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J Paul Getty Trust

March 15, 2006 | Christopher Reynolds, Times Staff Writer
USC President Steven B. Sample has resigned his relatively new seat on the board of the J. Paul Getty Trust, citing conflicting duties. In a three-sentence resignation letter dated Feb. 28, Sample said his responsibilities to USC "make it impossible for me to continue" as a Getty trustee. His resignation was effective immediately, and he declined to comment Tuesday. Sample joined the Getty board in September 2004. Trustees typically serve four-year terms.
June 5, 2012 | By Mike Boehm, This post has been corrected. See note below for details.
A month after laying off more than one-third of the education staff at its museums, the J. Paul Getty Trust has named one of Southern California's top K-12 educators as the newest member of its volunteer board of trustees. Thelma Meléndez de Santa Ana, superintendent of the 56,000-student Santa Ana Unified School District, will fill the seat on the 14-member Getty board that's being vacated by investment executive Luis Nogales, who has reached the limit of three four-year terms.
June 4, 2006 | Christopher Reynolds
AFTER a year of playing defense over allegations of murky management practices, the J. Paul Getty Trust is taking a symbolic step toward transparency: Before the month is out, officials say, the Getty website ( will add a hefty helping of internal facts and figures, including salaries of the trust's best-paid officials.
May 19, 2011 | By Mike Boehm and Jason Felch, Los Angeles Times
In August, when James Cuno steps into the office with the magnificent eastward-looking panoramic view of L.A. that James Wood had occupied as president of the J. Paul Getty Trust, he'll also step into pretty much the same pay package, according to Getty spokesman Ron Hartwig. Had he lived, Wood, who was found dead of natural causes last June in his Brentwood home, was due to earn $728,000 a year in base pay for fiscal 2011-12, plus a $240,000 annual housing stipend; additionally, he would have received $500,000 in deferred payments this year that had been agreed to when he started in 2007.
An African American sorority house, two 19th century adobes, a concrete bridge in South Pasadena and the Griffith Park Observatory are among more than 20 sites in Los Angeles County that will share a $1.4-million conservation grant from the J. Paul Getty Trust, Getty officials announced Thursday. The trust is providing money to preserve buildings and sites of architectural, cultural and historical interest that have helped define local communities.
April 12, 1988 | SUZANNE MUCHNIC, Times Art Writer
Three months later than promised and not a minute too soon for hopeful recipients, the J. Paul Getty Trust has launched a $3-million fund to benefit local artists and visual arts organizations. In its first year of operation, the J.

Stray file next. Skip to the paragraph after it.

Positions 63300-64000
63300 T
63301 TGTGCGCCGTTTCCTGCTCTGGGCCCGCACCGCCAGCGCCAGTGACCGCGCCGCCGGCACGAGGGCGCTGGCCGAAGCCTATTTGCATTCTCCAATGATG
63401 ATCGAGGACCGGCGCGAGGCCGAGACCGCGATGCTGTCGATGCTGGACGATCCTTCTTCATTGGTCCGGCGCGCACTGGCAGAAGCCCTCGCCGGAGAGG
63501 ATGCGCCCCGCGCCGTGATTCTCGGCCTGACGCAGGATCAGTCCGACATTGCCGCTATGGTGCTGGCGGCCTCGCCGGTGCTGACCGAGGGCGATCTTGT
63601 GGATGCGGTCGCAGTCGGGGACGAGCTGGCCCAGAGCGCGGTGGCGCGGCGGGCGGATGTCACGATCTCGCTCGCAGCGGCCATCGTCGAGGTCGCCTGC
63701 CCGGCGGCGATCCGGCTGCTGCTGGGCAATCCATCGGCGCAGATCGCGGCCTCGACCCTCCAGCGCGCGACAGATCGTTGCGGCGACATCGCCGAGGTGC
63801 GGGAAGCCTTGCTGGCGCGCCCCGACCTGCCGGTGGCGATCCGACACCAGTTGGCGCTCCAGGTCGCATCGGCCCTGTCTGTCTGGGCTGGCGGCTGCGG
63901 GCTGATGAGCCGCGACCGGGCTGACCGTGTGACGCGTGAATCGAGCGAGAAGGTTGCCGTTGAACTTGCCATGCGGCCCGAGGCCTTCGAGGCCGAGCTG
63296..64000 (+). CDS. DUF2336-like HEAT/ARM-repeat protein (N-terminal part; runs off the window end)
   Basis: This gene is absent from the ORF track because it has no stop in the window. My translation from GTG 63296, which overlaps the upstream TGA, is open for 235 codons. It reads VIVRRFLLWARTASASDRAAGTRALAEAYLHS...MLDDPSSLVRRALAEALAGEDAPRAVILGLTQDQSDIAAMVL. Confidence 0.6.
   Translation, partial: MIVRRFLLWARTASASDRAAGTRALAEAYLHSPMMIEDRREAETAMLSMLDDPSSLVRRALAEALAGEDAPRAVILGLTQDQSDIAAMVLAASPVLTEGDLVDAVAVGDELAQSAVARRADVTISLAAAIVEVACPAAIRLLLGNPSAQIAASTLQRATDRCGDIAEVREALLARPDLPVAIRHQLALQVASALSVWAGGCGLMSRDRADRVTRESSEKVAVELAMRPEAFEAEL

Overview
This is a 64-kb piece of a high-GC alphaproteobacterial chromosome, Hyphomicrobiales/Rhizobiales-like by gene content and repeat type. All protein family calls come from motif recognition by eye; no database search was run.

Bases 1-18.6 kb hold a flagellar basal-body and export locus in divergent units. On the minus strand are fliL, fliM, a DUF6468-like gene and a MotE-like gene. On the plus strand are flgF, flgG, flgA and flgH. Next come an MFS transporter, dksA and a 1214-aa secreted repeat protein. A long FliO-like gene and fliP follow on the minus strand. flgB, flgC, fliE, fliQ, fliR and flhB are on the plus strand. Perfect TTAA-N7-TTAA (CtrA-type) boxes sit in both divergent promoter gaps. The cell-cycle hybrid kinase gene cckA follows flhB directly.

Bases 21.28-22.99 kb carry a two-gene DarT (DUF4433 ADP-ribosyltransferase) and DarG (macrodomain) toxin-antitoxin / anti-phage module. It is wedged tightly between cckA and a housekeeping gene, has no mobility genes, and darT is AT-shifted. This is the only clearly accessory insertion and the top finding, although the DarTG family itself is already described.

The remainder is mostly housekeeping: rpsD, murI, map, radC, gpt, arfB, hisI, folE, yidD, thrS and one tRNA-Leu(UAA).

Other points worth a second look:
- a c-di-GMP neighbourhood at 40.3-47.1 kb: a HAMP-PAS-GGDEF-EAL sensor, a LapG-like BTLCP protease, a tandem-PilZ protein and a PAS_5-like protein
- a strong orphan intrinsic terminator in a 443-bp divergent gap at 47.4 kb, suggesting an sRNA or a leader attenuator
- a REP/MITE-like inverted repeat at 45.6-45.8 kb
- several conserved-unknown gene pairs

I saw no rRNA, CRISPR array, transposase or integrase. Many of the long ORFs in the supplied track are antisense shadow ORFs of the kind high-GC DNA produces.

The J. Paul Getty Trust has awarded $50,000 for emergency repairs to the often-damaged historic San Gabriel Mission, one of California's oldest. The grant is one of 23 totaling $1.4 million the Getty Trust awarded Wednesday to preservation projects worldwide. Other local recipients include the Los Angeles Conservatory and the China Exploration and Research Society, based in Altadena.
Los Angeles County has not always been the friendliest place for architectural landmarks and hidden cultural and historical gems. Decay, ignorance and the wrecking ball have taken their toll. But now a deep-pockets patron is entering on the side of preservationists. The J. Paul Getty Trust is putting up a big chunk of money to help identify and restore such local, if not national, treasures in the area. The trust is set to announce today the official launch of "Preserve L.A.
Ending six months of speculation about who would be the next leader of the world's richest and most far-reaching foundation devoted to the arts and humanities, Barry Munitz, chancellor of the California State University system, has been appointed president and chief executive of the $4.2-billion J. Paul Getty Trust. Munitz, 55, an experienced private- and public-sector administrator known as a visionary populist during his six-year tenure as head of Cal State, will succeed Harold M.
April 18, 1988 | SAM HALL KAPLAN, Times Design Critic
The J. Paul Getty Trust is embarking on a major program to aid the conservation of architectural landmarks worldwide but with a "special" emphasis in Los Angeles. The program marks a dramatic expansion of the trust's grant program beyond the research and conservation of the fine arts and the humanities into the more substantive and community-sensitive issue of landmark preservation.
February 8, 2011 | By Jori Finkel, Los Angeles Times